I found this sentence a bit awkward to say aloud:

"And what exactly do you mean when you say I know what Jack’s like when he’s had too much?’

You could break it up a little with a comma:

'And what do you mean exactly, when you say I know what Jack's like when he's had too much'


Cornelia at 15:05 on 20 July 2012  Report this post
Thank you for reading and commenting, Colin. I will fix that right away.


fluffyduffy at 20:38 on 20 July 2012  Report this post
Hi Sheila,

I enjoyed this story. The conversation between husband and wife was very realistic and i liked that they both had drinking problems and thought they were hiding it well from each other. Very clever.

Clive ranged cutlery in a drawer. Why were some spoons designed to look like forks? No wonder they got mixed up.

This seemed to shift POV in the middle of their conversation. Also, shouldn't it be 'Clive rearranged the cutlery drawer'?

Janice squirted liquid into the bowl and swirled the bubbles round with her hand.

First you have the above about Janice squirting liquid into the sink, then you have...

She dried her hand on her apron then bent to the cupboard under the sink. ‘Did you remember to get the washing up liquid, Clive? It was on the list but I can’t see it here. Now what can I use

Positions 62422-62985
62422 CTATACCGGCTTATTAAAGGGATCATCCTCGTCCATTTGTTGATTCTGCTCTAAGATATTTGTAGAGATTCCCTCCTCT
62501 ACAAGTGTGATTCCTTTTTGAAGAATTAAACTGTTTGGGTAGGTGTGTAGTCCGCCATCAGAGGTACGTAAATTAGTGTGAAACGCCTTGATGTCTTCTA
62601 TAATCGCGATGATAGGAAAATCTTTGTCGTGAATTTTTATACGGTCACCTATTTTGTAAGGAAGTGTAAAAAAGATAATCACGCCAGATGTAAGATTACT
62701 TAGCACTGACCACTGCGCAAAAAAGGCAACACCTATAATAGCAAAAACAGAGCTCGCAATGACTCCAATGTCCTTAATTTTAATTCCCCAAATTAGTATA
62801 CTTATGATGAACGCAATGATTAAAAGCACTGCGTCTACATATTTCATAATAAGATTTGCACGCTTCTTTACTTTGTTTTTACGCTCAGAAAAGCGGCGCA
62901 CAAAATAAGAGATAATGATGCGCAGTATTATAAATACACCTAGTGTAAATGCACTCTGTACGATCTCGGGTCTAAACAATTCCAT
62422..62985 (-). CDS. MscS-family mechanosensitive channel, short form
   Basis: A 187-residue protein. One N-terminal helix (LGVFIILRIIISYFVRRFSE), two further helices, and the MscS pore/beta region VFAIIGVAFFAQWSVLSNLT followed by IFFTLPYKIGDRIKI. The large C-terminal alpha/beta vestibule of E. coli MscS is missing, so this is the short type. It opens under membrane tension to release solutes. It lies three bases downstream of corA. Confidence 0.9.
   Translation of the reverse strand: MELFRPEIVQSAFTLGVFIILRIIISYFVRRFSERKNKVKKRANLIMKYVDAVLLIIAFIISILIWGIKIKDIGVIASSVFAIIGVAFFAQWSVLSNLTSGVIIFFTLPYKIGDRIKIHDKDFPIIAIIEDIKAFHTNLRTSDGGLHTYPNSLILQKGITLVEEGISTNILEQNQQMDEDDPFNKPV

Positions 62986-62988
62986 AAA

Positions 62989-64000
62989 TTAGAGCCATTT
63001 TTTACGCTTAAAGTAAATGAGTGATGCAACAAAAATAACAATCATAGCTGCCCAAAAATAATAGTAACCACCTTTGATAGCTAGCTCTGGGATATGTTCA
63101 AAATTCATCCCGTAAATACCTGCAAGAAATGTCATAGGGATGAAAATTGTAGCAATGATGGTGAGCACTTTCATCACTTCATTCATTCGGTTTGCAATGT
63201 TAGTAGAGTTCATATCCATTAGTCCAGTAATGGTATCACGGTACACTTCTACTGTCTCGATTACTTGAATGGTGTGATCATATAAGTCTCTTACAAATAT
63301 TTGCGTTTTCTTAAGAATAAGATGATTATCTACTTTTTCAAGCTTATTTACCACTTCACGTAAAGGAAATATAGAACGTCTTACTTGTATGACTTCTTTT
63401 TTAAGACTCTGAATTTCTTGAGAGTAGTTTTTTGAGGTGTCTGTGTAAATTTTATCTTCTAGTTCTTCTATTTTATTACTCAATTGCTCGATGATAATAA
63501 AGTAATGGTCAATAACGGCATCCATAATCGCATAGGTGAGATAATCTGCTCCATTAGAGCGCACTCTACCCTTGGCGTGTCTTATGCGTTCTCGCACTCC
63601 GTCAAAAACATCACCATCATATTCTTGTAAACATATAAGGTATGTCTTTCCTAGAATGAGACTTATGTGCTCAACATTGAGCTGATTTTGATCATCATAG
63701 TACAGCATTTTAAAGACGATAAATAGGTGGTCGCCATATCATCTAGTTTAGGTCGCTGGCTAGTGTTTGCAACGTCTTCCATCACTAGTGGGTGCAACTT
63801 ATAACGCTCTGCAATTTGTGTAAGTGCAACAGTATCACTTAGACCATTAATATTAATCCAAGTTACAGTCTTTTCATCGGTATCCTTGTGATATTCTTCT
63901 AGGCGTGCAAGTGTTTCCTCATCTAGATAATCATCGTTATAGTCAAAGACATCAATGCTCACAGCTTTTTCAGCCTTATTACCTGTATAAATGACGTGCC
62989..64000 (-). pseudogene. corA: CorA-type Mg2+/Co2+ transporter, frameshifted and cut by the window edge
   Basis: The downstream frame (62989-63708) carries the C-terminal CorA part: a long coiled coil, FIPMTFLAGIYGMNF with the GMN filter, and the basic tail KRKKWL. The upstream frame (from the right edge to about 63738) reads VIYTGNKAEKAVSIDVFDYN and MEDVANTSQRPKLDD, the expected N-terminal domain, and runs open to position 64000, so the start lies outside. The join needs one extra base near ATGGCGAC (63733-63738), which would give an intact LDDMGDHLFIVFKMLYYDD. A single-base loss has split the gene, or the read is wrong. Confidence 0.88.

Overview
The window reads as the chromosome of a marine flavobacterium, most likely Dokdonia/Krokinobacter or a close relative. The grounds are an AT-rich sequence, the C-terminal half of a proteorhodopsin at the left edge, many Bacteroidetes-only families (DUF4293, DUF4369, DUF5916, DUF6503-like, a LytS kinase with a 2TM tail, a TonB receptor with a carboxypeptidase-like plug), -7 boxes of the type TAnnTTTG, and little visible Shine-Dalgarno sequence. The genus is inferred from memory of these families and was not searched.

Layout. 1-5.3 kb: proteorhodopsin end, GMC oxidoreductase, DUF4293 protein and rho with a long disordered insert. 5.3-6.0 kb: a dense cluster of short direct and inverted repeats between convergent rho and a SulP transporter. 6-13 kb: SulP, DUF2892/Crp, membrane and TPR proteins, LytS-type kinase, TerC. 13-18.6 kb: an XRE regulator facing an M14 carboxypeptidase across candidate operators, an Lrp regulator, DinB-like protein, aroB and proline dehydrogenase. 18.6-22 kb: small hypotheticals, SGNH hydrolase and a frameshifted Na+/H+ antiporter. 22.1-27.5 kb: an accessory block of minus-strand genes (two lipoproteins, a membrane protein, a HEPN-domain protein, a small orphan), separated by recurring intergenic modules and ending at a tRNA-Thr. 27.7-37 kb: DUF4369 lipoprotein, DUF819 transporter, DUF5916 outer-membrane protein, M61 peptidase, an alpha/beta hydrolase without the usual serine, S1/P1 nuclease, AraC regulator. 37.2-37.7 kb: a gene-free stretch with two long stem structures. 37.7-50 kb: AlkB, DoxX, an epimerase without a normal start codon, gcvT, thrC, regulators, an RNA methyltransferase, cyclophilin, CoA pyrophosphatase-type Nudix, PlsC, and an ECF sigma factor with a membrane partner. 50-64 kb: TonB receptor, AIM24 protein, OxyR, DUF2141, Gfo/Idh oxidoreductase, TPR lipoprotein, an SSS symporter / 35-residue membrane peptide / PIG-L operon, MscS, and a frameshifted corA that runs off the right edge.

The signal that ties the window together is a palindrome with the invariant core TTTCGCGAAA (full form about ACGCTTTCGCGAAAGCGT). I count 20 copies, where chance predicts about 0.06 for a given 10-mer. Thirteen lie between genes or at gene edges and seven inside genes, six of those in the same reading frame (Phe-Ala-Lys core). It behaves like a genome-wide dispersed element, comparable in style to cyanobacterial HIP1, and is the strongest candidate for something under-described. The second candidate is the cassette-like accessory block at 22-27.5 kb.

Had she used the last bit of liquid but needed more? I think this needs rewording slightly.

Also, and this could just be me, but I wondered why she put the bottle of vodka (water) onto the window sill. Was she trying to hide it? If so, why on the window sill?

Apart from that I really enjoyed this.


Katerina at 06:12 on 21 July 2012  Report this post
This is a great story Sheila, and I can't find anything to comment on - the others have pointed out the things I would have!

I think you should send this off to The Weekly News, Take A Break or Woman's Weekly as it's suitable for all of them.

Good luck


Cornelia at 07:51 on 21 July 2012  Report this post
Thanks, Alana, for spotting these glitches. At one point I had him putting dishes away before they'd been washed up! That's why he ended up just shuffling the dishes round on the shelf. It makes more sense to have him rummaging in the cutlery drawer. Good point, too about the washing up liquid. I will take another look at this to rearrange things She put the bottle outside to hide it from her husband but she might drink it herself later - she'll be disappointed when she finds it's water, not gin!


Cornelia at 07:58 on 21 July 2012  Report this post
Kat, I'm glad you like it. It doesn't read much like a womag story to me - none that I've read recently, anyway. I think it's a bit short for TWN bearing in mind what Jill said about preferring 1200 words, and I don't really want to lengthen it at this stage, but maybe TAB could take it. I'll have another look. I have quite a few of these conversation pieces that aren't really suitable for womags. Some of which have been accepted sites like 'Short Humour' and 'Pygmy Giant' which don't pay. Maybe I can sell them as an ebook anthology?


Katerina at 08:58 on 23 July 2012  Report this post
Sheila, Jill is happy to take anything from 900-1200 words, so I'd try TWN with it.


Cornelia at 09:01 on 23 July 2012  Report this post
Thanks, Kat. I'll try that. It's particularly attractive as Jill will accept emailed stories.